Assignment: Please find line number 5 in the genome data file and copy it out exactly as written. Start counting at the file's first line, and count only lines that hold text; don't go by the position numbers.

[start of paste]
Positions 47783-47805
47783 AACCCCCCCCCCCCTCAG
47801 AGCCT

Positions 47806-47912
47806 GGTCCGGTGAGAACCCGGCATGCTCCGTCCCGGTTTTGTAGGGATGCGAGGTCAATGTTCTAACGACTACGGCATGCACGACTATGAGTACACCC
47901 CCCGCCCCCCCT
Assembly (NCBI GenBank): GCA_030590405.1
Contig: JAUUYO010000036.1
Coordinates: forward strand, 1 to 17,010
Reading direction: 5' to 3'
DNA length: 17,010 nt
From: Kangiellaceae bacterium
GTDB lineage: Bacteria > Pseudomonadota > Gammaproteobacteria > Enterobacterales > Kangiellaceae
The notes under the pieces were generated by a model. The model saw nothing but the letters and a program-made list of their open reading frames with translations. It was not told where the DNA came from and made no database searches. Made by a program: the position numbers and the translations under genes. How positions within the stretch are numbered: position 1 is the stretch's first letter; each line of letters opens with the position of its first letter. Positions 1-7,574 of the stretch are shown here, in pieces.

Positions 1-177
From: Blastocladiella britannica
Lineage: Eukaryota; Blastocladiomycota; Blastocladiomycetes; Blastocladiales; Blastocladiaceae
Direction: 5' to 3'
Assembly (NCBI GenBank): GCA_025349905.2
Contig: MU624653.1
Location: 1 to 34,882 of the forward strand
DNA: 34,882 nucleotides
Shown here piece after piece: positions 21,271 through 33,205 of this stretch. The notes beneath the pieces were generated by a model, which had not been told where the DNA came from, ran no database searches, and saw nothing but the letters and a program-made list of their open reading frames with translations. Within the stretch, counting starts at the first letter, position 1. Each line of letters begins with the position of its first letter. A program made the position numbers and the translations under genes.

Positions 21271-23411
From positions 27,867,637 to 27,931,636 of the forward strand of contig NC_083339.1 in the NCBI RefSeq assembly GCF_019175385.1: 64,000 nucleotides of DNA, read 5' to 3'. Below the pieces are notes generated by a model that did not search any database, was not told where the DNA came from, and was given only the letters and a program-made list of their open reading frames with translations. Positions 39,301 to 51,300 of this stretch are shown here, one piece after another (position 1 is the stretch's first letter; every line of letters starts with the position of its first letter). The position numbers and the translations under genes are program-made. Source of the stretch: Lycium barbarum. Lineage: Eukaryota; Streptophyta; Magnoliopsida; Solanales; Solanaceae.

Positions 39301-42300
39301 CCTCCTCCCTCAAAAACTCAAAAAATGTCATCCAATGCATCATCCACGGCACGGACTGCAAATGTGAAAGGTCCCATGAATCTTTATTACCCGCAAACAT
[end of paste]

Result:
47806 GGTCCGGTGAGAACCCGGCATGCTCCGTCCCGGTTTTGTAGGGATGCGAGGTCAATGTTCTAACGACTACGGCATGCACGACTATGAGTACACCC